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Mohammed Amine TAZI is a Sun Certified Enterprise Architect and J2EE developer. He's passionate about J2EE technology and learning foreign languages. Mohammed Amine is a DZone MVB and is not an employee of DZone and has posted 4 posts at DZone. View Full User Profile

Enjoy Hibernate Cache

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Hibernate is a well-know persistence framework in the  Java world, it comes with a wonderful API to ease application communication with the database.

Caching is a mechanism that stores data so that future requests for that data can be served faster. It’s a good point for performance when there are a lot of requests for the same stuff . Hibernate comes with 3 caching mechanisms to resolve this issue.

First Level Cache

A hibernate session is a unit of work that’s corresponding to a DB transaction. When doing operations on entities, these latters are not stored immediately in DB but wait until the session commits. The hibernate session is hence representing the first level cache and it’s enabled by default.

Second Level Cache

A hibernate SessionFactory aims to create sessions, initializes JDBC connections and pool them. The second level cache lives in the SessionFactory level so all session can share it. This is why it’s called a process scoped cache.

The second level cache is not enabled by default. One has to configure the cache strategy for hibernate entities and the cache provider that will be a third party caching API like EHCache.

Query Cache

This is related to second level cache and is used for caching queries with parameters. It has to be configured like the second level cache.

To know if the application is hitting the cache, you can configure it in the session factory configuration file and begin your unit tests to get an idea of performance.

Enjoy hibernate cache and get to work !!


From http://www.misterj2ee.com/2010/12/enjoy-hibernate-cache/

Published at DZone with permission of Mohammed Amine Tazi, author and DZone MVB.

(Note: Opinions expressed in this article and its replies are the opinions of their respective authors and not those of DZone, Inc.)


Sadsds Dsadsadsa replied on Tue, 2010/12/21 - 4:54am

Not a very useful article. I could have got this info from the online Hibernate docs. Why don't you add some useful info like what its like to use the different caches - good points, bad points, things to watch out for, how to write the unit tests, etc.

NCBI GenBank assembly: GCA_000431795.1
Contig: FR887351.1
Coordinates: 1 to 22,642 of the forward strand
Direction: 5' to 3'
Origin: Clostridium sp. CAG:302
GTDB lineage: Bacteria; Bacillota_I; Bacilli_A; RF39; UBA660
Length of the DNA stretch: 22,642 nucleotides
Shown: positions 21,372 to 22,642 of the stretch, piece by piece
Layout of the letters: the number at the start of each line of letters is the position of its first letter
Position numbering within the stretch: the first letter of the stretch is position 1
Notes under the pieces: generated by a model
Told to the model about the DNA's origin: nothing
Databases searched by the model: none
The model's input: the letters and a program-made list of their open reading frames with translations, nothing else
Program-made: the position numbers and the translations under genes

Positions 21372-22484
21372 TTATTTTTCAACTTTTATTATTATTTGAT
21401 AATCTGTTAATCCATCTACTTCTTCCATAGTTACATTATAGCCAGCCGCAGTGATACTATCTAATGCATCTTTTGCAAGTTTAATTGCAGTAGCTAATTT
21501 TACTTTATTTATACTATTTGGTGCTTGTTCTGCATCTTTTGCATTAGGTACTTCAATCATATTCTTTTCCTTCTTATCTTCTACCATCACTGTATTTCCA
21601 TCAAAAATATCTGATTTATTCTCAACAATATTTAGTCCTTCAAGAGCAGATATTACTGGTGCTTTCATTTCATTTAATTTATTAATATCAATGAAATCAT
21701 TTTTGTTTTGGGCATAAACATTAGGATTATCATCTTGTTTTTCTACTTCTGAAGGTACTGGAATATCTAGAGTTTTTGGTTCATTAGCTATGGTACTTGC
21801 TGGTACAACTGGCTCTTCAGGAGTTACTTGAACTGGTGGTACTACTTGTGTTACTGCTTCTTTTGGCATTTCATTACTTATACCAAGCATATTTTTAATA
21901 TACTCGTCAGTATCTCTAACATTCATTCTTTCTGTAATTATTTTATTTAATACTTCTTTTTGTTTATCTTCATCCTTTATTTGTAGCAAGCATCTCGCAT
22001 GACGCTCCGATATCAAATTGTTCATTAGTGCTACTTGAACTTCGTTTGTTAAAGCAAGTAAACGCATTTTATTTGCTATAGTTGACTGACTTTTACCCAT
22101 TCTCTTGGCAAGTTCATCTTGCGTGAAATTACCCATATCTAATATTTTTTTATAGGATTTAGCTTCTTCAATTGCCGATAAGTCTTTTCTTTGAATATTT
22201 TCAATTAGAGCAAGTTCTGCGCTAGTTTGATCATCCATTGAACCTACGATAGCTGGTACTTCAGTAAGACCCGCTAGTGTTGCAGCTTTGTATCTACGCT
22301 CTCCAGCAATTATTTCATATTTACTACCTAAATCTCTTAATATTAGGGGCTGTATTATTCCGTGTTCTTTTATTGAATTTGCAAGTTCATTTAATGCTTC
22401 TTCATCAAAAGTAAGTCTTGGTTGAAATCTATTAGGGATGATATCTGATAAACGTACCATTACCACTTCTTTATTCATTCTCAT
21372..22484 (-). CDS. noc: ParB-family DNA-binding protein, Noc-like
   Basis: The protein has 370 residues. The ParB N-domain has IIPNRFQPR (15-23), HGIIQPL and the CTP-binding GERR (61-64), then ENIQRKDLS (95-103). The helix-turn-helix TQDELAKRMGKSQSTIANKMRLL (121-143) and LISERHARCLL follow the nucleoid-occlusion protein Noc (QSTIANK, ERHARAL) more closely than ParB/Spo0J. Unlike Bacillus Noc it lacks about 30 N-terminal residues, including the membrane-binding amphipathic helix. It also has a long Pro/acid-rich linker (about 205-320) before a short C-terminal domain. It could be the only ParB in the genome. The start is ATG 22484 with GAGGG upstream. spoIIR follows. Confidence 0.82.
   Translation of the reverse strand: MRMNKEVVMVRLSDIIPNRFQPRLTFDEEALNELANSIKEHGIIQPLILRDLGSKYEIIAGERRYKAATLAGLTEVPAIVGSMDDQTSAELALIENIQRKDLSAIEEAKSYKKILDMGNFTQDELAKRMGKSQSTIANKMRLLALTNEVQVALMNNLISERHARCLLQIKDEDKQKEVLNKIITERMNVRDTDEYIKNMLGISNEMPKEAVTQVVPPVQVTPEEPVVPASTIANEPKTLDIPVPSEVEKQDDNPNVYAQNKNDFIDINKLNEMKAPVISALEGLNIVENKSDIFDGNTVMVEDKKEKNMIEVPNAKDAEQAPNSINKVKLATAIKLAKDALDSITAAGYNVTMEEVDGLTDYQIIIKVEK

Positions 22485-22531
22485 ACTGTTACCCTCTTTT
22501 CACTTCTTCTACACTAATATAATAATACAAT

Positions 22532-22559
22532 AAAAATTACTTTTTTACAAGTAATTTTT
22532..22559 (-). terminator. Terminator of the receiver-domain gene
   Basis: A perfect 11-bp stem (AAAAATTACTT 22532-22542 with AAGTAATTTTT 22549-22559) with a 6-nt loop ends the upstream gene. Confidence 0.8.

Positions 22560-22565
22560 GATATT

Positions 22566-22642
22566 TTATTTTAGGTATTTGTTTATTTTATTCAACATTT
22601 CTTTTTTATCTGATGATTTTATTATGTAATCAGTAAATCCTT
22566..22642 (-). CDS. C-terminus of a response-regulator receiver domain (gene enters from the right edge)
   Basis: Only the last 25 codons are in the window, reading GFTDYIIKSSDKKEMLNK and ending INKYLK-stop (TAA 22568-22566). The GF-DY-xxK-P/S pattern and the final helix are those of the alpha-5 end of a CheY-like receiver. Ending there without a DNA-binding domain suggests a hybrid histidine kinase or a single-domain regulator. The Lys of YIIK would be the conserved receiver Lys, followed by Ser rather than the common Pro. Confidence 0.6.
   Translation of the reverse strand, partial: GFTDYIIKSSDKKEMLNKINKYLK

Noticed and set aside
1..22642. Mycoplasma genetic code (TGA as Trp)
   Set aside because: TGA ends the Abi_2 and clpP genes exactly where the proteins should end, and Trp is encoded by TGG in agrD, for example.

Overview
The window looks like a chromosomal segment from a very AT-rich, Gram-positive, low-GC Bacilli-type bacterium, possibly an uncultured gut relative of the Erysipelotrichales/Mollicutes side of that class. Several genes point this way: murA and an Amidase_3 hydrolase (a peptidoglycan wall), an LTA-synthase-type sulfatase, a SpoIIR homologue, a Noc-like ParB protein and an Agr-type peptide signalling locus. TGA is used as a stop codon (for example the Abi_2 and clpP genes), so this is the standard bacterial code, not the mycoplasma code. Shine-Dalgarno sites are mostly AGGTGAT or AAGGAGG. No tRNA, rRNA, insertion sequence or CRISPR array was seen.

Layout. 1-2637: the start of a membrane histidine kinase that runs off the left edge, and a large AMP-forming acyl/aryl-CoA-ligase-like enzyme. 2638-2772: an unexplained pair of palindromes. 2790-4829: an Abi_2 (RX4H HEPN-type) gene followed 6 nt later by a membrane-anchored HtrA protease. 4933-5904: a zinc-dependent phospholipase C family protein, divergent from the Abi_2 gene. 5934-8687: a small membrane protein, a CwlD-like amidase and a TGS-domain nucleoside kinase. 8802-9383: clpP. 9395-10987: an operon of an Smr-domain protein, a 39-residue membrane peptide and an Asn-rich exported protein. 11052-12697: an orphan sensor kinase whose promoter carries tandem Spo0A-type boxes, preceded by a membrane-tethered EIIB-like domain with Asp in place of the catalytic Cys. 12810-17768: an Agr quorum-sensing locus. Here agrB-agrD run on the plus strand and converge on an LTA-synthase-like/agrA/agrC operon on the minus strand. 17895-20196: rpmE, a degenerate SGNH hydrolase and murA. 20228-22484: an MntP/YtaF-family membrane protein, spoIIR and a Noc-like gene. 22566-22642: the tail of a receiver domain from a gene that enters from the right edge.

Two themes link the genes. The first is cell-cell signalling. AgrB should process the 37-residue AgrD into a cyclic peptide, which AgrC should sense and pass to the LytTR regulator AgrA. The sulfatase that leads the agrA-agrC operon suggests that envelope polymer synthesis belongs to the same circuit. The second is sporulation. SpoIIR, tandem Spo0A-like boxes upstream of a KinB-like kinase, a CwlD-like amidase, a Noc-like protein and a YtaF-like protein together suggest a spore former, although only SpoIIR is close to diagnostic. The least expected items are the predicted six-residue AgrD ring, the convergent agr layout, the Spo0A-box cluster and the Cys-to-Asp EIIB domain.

Mohammed Amine Tazi replied on Tue, 2010/12/21 - 5:27am

Got right but most people are afraid to read from official specs.

Derek Smith replied on Tue, 2010/12/21 - 8:14am

I just inherited a project from a pair of developers who sold management on Hibernate by telling them that SQL is slow/evil and Hibernate is fast/good. The first issue they had me fix was a dialog that was taking too long. Well, I turned on Hibernates SQL trace and also monitored the tcp/ip port. The process was taking 4 minutes and transmitting 32 megs of data for a relatively simple query. I counted 70+ SQL calls to the database before the console logging the calls ran out of room to record. Throwing away the Hibernate crap, and using a single SQL call reduced the performance to 8 seconds and 18k of data. Maybe their is a way that Hibernate could have been tuned to do this faster as well, I am not a Hibernate expert. My point is this, dont assume that just by using "Hibernate" your application will run faster.

Amin Mansuri replied on Tue, 2010/12/21 - 2:20pm

The advantage that tools like Hibernate gives you is some 3rd party tools. You cannot just load up and expect everything to work better than raw SQL. You need to configure it for your needs. But once you have hibernate, using a tool like JBoss Cache or Infinispan can make a big difference in your app. It also helps with JTA transactions if you're using several databases. But you need to get it right. For example, to cache things in the second level cache you need to get them with load() and not assume that an arbitrary query will cache your objects.

Sadsds Dsadsadsa replied on Wed, 2010/12/22 - 6:17pm in response to: Mohammed Amine Tazi

what? Afraid?

 If someone wanted to know about Hibernate caches, I don't think their first port of call will be your blog because they are scared of the official Hibernate docs(!).

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